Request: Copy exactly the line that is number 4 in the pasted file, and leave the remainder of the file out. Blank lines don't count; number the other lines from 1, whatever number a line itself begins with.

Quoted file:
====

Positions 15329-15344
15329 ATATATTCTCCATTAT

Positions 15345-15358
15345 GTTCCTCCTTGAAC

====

15345 GTTCCTCCTTGAAC